COMMENT: While there are several categories of plans that are not covered by the regulation, such as governmental and non-ERISA 403(b) arrangements, investment managers may want to comply with the 408(b)(2) standards for all of their retirement plan clients. There are two reasons for this:
- First, the laws of some states are virtually identical to ERISA, and it is not hard to imagine that a state court might look to ERISA to determine compliance with the state law.
- Second, service providers that serve multiple markets may find it more costeffective and efficient to establish one disclosure regimen rather than trying to determine when the disclosures are required and when they are not.
Covered Service Providers
The regulation applies to “covered service providers” that reasonably expect to receive $1,000 or more in direct or indirect compensation (apparently over the life of the contract, though this is not altogether clear) and that provide “covered services.”
For purposes of this alert, there are four categories of services that are the most relevant to investment managers:
- Services provided directly to a plan as a fiduciary under ERISA §3(21), which would generally include an investment manager providing investment advisory or management services to a plan or participants;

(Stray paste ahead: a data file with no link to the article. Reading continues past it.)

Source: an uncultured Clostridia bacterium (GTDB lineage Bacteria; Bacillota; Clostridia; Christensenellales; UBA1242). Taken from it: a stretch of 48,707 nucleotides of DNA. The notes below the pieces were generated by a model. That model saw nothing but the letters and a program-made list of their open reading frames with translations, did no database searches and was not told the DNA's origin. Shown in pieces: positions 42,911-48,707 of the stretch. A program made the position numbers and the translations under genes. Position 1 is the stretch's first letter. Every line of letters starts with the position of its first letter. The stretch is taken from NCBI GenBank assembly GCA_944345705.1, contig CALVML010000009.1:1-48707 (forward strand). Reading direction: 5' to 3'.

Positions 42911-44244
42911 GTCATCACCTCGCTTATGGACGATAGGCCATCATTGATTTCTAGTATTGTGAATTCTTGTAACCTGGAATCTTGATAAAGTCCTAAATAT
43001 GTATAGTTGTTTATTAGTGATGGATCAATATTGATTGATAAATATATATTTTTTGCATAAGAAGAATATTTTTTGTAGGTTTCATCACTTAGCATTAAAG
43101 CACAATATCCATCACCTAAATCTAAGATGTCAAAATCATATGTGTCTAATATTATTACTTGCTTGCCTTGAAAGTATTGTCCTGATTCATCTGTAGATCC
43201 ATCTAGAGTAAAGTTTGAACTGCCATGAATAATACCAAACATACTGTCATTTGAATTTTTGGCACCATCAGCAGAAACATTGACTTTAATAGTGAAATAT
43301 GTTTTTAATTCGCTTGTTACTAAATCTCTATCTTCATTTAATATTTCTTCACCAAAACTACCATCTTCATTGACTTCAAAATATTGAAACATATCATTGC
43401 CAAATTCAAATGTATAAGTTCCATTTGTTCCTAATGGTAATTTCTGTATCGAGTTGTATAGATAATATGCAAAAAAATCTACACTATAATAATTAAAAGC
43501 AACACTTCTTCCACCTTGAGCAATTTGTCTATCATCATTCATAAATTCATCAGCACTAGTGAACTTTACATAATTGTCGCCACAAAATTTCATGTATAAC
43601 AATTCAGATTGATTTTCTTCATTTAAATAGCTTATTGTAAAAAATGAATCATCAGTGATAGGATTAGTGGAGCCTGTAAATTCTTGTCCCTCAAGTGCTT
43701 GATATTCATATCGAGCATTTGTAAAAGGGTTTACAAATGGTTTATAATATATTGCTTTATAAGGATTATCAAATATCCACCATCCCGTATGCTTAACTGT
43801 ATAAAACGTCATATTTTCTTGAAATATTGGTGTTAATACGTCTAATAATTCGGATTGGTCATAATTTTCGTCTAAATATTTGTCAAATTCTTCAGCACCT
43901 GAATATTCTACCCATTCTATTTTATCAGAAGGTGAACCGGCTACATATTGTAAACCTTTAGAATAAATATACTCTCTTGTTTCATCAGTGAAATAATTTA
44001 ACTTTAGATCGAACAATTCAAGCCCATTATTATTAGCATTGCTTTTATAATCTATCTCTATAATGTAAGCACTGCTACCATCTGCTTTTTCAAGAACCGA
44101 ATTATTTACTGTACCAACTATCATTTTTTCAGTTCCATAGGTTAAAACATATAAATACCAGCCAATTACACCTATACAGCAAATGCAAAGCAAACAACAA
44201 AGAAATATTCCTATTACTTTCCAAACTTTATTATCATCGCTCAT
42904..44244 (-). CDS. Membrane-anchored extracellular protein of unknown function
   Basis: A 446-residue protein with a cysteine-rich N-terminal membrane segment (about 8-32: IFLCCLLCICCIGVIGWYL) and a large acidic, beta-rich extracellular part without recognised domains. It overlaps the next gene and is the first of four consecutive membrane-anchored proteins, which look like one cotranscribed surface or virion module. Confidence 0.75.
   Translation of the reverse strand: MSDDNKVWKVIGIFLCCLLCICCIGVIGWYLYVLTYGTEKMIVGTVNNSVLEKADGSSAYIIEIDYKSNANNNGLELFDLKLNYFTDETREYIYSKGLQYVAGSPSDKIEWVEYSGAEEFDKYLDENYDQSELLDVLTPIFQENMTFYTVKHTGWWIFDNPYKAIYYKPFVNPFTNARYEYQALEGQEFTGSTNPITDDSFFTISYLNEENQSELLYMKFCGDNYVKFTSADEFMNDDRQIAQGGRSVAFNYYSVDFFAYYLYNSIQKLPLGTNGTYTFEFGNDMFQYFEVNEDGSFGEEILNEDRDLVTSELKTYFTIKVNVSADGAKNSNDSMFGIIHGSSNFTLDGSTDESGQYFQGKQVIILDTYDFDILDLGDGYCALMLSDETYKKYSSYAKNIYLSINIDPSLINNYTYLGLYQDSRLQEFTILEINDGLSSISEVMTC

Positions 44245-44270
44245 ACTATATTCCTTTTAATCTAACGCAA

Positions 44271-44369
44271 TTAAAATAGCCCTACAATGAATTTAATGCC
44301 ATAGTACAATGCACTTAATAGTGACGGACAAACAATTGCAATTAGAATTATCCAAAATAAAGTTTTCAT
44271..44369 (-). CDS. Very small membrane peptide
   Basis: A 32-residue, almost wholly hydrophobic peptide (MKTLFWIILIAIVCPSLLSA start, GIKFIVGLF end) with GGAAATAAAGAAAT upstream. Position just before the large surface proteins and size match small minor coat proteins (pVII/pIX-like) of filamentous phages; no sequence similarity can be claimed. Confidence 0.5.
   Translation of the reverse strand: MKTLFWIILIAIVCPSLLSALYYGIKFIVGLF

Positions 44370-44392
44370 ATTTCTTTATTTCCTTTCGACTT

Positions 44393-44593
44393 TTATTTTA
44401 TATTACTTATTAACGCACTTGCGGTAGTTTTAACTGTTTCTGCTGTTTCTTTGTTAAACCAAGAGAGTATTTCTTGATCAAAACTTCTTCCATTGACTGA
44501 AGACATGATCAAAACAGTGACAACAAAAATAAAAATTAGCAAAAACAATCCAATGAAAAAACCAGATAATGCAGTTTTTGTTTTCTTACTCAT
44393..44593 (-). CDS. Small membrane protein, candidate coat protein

- Service provided as an ERISA fiduciary to an investment contract, product, or entity (i) that holds plan assets and (ii) in which the plan has a direct equity investment. This would include, for example, managers of collective trusts, certain hedge funds and private equity partnerships that hold plan assets (a defined term);
- Services provided directly to a plan as an investment adviser registered under the Investment Advisers Act of 1940 or state law;
- Consulting and investment advisory services if the service provider reasonably expects to receive “indirect compensation” (as defined in the regulation). “Consulting” services are those that relate to the development or implementation of investment policies or objectives or the selection or monitoring of service providers or plan investments. “Indirect compensation” is money or other things of monetary value that are paid by anyone other than the plan sponsor or directly from the plan.